Shortly after the presentation of his thesis, Brouwer wrote a paper entitled “De onbetrouwbaarheid der logische principes” (“The Untrustworthiness of the Principles of Logic”; Brouwer, 1908), in which he challenged the absolute validity of classical logic: “De vraag naar de geldigheid van het principium tertii exclusi is dus aequivalent met de vraag naar de mogelijkheid van onoplosbare wiskundige problemen.” (“The question of validity of the principle of excluded third is equivalent to the question of the possibility of unsolvable mathematical problems.”; Brouwer, 1908, p. 156) In other words, PEM is valid only if there are no unsolvable mathematical problems.

In intuitionistic mathematics, mathematics is seen as a free creation of the human mind: a (mathematical) object exists just in case it can be (mentally) constructed. This immediately justifies the BHK interpretation, since any existence proof cannot be a proof-by-contradiction—the contradiction leaves us without a construction of the object.

According to Brouwer, the natural numbers and (perhaps surprisingly) the continuum, are primitive notions given directly by intuition alone. This connects to the idea of what Brouwer called free choice sequence, a generalization of the notion of sequence. It is perhaps ironic that when Brouwer initially encountered the idea of a free choice sequence, which had been a mathematical curiosity at the time, he rejected such sequences as non-intuitionistic (Brouwer, 1912). However, soon afterward he accepted them and was the first to discover how important they were to practical constructive mathematics (Brouwer, 1914). This is one of two major aspects which distinguishes intuitionistic mathematics from other kinds of constructive mathematics (the second being Brouwer’s technique of bar induction, which we do not explain in great depth here; though see Section 2b).

A free choice sequence is given by a constructing agent (Brouwer’s creative subject), who is at any stage of the progression of a sequence free to choose (or subject to mild restrictions) the next member of the sequence. For example, if one is asked to produce a binary free choice sequence, one may start “0000” for a hundred digits, and then (perhaps unexpectedly) freely choose “1” as the next digit. A real number, classically thought of as a (converging) Cauchy sequence, thus need not be given by a determinate rule; instead, it is only subject to a Cauchy restriction (that is, some rate of convergence).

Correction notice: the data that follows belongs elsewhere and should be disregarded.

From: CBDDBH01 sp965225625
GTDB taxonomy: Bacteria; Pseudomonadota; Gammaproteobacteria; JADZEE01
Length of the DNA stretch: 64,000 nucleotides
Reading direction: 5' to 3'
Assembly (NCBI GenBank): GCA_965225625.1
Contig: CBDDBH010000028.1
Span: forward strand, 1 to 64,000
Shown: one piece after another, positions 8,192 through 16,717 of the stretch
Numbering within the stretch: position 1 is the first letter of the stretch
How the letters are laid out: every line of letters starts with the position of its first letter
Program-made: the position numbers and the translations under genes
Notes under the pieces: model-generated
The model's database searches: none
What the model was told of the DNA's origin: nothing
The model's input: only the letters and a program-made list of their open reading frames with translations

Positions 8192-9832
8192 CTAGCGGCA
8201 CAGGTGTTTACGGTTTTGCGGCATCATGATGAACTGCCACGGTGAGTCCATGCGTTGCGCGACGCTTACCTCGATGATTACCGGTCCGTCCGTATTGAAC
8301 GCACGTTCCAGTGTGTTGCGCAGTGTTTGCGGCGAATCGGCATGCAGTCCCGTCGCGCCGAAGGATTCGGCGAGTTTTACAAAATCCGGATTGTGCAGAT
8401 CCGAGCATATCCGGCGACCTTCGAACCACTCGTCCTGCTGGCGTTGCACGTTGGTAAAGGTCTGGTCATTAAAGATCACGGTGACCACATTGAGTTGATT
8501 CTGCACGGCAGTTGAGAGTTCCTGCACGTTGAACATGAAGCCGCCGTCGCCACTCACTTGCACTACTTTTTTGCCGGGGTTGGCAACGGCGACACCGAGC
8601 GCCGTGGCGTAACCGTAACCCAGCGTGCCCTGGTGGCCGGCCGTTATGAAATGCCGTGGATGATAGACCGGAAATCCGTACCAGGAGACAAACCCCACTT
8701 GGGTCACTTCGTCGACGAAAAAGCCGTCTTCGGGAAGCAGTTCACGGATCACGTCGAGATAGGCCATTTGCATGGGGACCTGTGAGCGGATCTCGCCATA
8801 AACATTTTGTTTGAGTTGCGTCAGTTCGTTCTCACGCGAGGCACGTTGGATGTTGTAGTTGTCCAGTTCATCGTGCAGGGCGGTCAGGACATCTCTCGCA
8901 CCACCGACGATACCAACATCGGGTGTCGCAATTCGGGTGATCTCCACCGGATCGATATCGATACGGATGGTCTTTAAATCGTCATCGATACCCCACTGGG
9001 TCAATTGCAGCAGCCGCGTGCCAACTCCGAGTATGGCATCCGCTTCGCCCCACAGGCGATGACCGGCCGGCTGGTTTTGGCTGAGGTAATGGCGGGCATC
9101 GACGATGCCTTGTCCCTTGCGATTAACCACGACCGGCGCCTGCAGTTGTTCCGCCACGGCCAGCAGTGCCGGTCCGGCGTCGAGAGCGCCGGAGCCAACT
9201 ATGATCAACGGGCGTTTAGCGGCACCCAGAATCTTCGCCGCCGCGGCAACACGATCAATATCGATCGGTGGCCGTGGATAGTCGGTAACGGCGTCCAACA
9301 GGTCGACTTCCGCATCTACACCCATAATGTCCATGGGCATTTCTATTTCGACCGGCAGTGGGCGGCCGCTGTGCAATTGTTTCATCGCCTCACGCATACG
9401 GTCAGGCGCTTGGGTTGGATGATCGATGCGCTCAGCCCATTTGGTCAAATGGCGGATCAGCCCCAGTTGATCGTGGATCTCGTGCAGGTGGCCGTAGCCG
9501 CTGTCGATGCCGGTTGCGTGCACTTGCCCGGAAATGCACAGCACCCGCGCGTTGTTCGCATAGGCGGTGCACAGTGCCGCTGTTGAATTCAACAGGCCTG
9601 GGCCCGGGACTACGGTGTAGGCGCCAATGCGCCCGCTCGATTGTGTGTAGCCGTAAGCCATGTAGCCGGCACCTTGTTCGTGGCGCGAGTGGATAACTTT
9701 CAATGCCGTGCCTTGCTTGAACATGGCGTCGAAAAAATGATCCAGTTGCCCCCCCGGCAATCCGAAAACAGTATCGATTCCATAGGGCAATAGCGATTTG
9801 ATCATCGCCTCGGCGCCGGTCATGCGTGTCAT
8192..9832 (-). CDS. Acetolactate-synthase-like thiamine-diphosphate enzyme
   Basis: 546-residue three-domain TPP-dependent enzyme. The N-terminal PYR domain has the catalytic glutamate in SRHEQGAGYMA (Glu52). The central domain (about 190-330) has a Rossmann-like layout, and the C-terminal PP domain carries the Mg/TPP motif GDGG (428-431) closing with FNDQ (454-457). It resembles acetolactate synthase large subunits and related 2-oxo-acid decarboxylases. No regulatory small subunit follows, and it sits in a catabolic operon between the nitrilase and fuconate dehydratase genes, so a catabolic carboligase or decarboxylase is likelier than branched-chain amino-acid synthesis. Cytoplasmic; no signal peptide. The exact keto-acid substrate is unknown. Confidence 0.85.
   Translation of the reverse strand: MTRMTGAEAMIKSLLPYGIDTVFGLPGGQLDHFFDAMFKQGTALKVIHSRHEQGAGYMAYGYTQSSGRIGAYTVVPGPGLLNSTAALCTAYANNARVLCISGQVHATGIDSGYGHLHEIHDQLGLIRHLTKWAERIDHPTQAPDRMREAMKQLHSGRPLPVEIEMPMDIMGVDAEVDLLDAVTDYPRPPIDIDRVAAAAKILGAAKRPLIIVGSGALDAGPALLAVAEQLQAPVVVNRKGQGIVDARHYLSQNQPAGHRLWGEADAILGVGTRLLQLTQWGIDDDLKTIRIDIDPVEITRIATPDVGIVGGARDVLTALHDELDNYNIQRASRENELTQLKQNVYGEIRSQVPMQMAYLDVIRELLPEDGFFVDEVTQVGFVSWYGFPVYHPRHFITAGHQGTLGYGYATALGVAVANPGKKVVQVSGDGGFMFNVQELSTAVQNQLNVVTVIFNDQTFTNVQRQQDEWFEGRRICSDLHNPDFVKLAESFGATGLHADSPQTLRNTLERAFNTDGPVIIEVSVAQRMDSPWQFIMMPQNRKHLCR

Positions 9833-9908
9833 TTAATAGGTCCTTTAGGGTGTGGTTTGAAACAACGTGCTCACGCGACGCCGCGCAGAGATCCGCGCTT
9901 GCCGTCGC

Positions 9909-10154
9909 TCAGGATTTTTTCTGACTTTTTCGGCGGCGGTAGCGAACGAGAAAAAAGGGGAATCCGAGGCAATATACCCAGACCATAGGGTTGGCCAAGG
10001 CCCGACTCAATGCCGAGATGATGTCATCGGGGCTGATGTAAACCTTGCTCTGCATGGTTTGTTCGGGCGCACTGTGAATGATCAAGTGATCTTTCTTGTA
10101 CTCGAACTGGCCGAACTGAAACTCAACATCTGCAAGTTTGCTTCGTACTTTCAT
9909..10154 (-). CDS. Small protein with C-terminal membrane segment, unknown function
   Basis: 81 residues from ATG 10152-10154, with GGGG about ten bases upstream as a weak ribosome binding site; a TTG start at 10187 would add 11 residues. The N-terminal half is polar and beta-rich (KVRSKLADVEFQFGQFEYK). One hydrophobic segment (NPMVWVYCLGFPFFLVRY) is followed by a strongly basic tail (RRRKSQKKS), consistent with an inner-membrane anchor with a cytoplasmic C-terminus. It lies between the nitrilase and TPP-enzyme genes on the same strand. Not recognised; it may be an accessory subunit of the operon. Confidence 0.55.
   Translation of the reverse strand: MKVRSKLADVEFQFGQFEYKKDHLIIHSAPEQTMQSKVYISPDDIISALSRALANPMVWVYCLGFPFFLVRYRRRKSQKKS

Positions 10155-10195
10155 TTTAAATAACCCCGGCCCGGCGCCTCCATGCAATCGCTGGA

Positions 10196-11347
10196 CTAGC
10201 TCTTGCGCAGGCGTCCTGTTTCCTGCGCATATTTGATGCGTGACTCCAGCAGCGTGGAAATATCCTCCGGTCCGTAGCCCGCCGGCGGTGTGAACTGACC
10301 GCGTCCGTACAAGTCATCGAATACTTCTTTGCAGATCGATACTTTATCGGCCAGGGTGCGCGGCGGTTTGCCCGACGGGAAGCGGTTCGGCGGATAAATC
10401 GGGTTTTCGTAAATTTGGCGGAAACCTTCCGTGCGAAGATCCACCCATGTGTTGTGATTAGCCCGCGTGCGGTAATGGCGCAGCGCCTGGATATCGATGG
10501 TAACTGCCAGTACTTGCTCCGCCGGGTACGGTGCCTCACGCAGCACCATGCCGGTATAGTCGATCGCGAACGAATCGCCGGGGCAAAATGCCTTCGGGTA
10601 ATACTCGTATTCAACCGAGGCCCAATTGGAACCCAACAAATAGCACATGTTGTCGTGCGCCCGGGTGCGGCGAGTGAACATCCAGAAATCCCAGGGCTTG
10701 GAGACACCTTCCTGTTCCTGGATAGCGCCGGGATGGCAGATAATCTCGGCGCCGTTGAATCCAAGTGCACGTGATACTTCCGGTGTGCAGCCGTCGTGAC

The idea of a free choice sequence leads to some very strong commitments. Not immediately obvious is the principle of continuous choice. It states:

If PNN×N and for each x in NN there exists n in N such that (x,n) is in P, then there is a choice function f:NNN such that (x,f(x)) is in P for all x in NN.

The notation BA, where A and B are sets, denotes the collection of functions from A to B. So NN denotes the collection of functions from natural numbers to natural numbers; the arguments x in question are thus actually functions x:NN. One may conceive of these (as Brouwer did) as sequences of natural numbers; further technical details are omitted.

Intuitively, the principle arises from the following considerations. Let PNN×N and suppose that we have a procedure that we may apply to any given sequence x=x1,x2,x3, of natural numbers which computes an index n such that (x,n)P—that is, P is a set in which every sequence of natural numbers is (constructively) paired with some natural number. Under the intuitionist’s view, at any given moment we may have only a finite number of terms of x at hand. The procedure which computes n such that (x,n)P must thus do so after being given only a finite initial fragment of x; say x1,x2,,xm. Now if we are given another sequence y, if the first m terms of y are the same as those of x (that is, if y is “close” to x in some sense), then the procedure must return the same value of n for y as it would give for x. The procedure is thus a continuous function (the choice function) from NN to N.